Tech offers opportunities, distractions in classroom

By Caleb Hennington
On February 13, 2014

Since February of 2013, faculty members at A-State have been working to incorporate technology into their curriculum through the iPad Initiative. Although the initiative’s main goal is to help students learn in a more user-friendly and pro-technology way, the question of whether the iPads are helping or distracting students from learning is still up for debate.

Though many teachers have found ways to integrate technology into their courses to accelerate learning, students still find themselves more often distracted by technology than aided by it.

Aspen Copelin, a freshman communication disorders major of Jonesboro, utilizes her iPad as part of her U.S. History course. She said she enjoys using the technology in class but doesn’t feel like it makes the course any easier.

“Sometimes I get distracted by playing on my iPad in classes where it moves slower and the class is larger,” Copelin said. “I think it is both beneficial and a distraction depending on the person and depending on what class they are in.”

In a recent study conducted by Barney McCoy, associate professor of broadcasting at the University of Nebraska-Lincoln, 777 students were surveyed to gauge the average level of distraction that most students face in the classroom.

Students reported using their smartphone or other internet capable device an average of 11 times per day. Eighty-six percent of students reported texting during class, 68 percent reported checking emails and 66 percent said they use social networking sites during class.

But Gina Hogue, associate vice chancellor for academic service and associate professor of history, said she believes the use of technology in class helps the students to stay more focused on what they are learning.

“The keynote I’m using is projected on their iPad, and the essay that we might be reviewing from the Gilder learning site is available for them to scroll through and take notes, so they’re interacting,” Hogue said. “If we weren’t using the iPads and I was lecturing they might have their phone or digital device out, thinking about something else.”

Paige Walker, a representative for the iPad initiative who works in the Academic Affairs Office, has also seen the iPad initiative aid students in learning course material. She uses her own iPad to take notes, organize her schedule, study textbooks while away from her dorm and has even used it to keep her resume on to show possible future employers.

“One thing that is a good distinction to make is if a student is being engaged in the classroom by interesting content, or interesting representation of that content by a professor, they won’t be distracted,” Walker said. “I think it’s all about how you engage the students in your classroom. If a student is distracted it might not always be their fault.”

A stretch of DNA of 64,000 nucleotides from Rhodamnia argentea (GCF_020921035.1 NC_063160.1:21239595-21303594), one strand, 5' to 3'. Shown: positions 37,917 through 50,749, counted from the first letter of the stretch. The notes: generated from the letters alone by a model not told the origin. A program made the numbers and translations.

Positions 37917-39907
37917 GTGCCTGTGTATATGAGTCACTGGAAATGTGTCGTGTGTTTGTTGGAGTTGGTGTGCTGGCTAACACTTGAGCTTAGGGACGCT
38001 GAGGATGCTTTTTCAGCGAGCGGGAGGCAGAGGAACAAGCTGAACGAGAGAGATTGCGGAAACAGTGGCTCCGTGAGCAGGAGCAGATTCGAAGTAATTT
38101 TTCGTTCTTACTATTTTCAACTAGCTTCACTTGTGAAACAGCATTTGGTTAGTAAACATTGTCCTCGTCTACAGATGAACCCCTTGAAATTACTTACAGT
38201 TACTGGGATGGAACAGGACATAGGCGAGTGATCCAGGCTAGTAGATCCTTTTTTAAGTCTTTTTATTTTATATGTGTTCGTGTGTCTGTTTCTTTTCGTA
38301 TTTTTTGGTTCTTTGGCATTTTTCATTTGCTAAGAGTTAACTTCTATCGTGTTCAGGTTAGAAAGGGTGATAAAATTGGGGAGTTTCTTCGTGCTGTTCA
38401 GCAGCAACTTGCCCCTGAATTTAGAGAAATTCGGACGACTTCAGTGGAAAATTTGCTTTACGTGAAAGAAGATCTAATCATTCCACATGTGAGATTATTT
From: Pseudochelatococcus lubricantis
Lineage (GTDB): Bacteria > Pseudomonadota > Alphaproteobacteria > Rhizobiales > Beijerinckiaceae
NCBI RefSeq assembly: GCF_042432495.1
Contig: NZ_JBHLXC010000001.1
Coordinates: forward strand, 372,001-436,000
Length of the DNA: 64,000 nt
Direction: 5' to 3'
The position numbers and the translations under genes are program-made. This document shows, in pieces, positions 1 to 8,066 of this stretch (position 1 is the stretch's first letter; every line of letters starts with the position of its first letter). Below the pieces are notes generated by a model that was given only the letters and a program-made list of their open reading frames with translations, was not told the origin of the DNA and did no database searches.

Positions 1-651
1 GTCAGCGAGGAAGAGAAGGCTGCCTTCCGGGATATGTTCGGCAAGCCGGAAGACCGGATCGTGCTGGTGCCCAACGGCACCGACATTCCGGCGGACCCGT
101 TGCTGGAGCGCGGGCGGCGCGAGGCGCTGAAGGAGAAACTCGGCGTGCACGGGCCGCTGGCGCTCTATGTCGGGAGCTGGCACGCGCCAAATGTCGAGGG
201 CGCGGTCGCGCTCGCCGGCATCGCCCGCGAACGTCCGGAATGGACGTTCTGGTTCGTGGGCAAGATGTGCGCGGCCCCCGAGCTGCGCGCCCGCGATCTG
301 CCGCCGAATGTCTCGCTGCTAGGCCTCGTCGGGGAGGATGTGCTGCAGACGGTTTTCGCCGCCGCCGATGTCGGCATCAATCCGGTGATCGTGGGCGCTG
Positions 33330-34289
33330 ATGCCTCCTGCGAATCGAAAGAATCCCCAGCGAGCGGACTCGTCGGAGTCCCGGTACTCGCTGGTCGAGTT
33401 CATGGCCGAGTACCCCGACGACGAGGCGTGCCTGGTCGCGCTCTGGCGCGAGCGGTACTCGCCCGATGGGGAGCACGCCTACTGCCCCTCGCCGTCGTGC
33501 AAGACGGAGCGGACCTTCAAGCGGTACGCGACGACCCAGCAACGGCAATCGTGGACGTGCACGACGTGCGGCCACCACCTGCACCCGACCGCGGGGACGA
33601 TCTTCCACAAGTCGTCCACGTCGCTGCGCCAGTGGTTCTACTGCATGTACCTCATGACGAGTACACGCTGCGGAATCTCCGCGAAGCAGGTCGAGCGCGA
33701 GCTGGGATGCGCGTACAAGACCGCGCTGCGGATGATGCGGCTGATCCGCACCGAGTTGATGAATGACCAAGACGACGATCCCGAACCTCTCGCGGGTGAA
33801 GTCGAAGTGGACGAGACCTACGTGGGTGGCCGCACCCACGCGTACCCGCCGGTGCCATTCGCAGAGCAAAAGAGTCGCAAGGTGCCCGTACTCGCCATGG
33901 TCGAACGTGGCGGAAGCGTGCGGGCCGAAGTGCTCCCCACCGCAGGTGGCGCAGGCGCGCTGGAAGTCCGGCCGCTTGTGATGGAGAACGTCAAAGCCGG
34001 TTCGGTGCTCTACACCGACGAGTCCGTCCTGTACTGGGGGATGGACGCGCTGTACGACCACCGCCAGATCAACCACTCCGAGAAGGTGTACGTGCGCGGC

Hogue is one professor that definitely believes in making her class engaging and embracing new technology.

“The world has changed and digital devices are here, and I think a part of my job is to help students learn to use their digital resources and to use technology productively, and if I can do that maybe it will shape the way they use those devices in the academic environment,” Hogue said.

She has been using iPads to aid in teaching her class for approximately three years and has witnessed a great success through the use of technology in her classroom.

“While serving as the director of the BSE Social Studies Teaching Program, I had the opportunity to pilot iPads in our program in which students were preparing to teach junior high and high school history and social studies,” Hogue said.

All of the course material, such as textbooks and journal entries, were posted in Apple’s iTunes U, a service similar to BlackBoard in which instructors publish audio, video, and PDF content for students to use in the classroom. An e-book version of the course’s textbook was also created using Apple’s iBook service.

“By having access to audio podcasts and keynotes and other digital resources outside of class, this allowed us to use class sessions to discuss information,” Hogue said. “I could provide further class lectures or explanations as needed.”

This semester, in Hogue’s U.S. History to 1876 course, all students are required to have an iPad in order to complete necessary class requirements. They are also required to purchase access to the Gilder Lehrman Institute of American History archives at a cost of $25, which Hogue said is considerably less than the cost of a traditional textbook.

So far, Hogue hasn’t seen any apparent adverse effects to using technology in the classroom and has generally received positive feedback from students in her classroom.

“Students have found it very convenient, because they have all their course materials in one place, and they’re not just having to sit and listen to a 15 minute lecture. We’re able to actually engage the content,” Hogue said.

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